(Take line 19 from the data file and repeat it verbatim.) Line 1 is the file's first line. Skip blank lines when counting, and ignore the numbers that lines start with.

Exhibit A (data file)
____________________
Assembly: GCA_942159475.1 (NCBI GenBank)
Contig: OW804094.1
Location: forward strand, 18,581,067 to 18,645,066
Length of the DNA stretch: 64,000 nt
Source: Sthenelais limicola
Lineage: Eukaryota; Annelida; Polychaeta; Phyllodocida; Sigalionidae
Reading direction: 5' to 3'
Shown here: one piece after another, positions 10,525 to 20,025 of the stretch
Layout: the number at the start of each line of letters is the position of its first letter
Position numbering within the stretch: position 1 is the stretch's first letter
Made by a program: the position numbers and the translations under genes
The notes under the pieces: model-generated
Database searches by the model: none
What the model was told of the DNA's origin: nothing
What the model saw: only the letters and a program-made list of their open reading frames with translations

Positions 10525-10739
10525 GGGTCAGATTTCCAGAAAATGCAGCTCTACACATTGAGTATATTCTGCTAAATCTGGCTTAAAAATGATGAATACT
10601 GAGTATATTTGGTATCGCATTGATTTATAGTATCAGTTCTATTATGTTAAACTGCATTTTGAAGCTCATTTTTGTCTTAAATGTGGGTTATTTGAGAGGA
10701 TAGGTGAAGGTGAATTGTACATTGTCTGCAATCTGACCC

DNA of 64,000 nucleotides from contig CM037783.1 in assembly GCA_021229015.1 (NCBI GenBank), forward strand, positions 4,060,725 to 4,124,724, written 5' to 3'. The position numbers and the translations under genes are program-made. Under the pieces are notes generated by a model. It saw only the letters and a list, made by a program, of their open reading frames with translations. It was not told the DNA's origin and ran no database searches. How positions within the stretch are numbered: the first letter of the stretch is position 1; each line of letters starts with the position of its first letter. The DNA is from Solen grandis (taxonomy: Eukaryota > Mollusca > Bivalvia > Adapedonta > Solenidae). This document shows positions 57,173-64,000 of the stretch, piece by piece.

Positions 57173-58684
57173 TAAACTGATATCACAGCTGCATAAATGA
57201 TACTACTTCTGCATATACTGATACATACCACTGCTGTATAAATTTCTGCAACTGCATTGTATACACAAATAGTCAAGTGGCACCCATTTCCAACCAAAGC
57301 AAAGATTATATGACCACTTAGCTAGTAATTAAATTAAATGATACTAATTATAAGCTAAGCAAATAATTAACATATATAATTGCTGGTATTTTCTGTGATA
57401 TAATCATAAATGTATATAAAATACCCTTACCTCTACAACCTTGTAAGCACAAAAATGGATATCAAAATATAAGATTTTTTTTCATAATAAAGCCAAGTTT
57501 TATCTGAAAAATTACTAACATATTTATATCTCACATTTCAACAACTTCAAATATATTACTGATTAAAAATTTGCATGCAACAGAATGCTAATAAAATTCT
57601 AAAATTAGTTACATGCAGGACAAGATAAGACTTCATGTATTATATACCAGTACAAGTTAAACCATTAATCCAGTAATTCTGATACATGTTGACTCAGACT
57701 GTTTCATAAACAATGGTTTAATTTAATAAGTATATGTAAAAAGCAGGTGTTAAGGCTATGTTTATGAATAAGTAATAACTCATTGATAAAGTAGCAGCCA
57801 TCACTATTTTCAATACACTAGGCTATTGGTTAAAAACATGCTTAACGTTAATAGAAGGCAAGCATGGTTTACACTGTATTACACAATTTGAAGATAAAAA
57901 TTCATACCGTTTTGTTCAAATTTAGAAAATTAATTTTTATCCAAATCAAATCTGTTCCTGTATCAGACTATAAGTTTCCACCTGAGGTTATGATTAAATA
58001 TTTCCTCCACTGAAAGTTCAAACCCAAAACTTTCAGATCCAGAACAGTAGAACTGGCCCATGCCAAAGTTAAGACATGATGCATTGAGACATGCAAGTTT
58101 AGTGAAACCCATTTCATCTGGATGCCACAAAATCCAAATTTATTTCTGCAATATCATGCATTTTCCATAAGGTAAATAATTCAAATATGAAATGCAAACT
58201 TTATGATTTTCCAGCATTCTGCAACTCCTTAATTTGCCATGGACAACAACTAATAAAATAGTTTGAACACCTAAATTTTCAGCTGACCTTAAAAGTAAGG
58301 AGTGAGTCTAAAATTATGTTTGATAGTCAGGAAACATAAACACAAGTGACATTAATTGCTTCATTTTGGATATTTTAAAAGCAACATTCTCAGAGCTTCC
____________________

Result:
10701 TAGGTGAAGGTGAATTGTACATTGTCTGCAATCTGACCC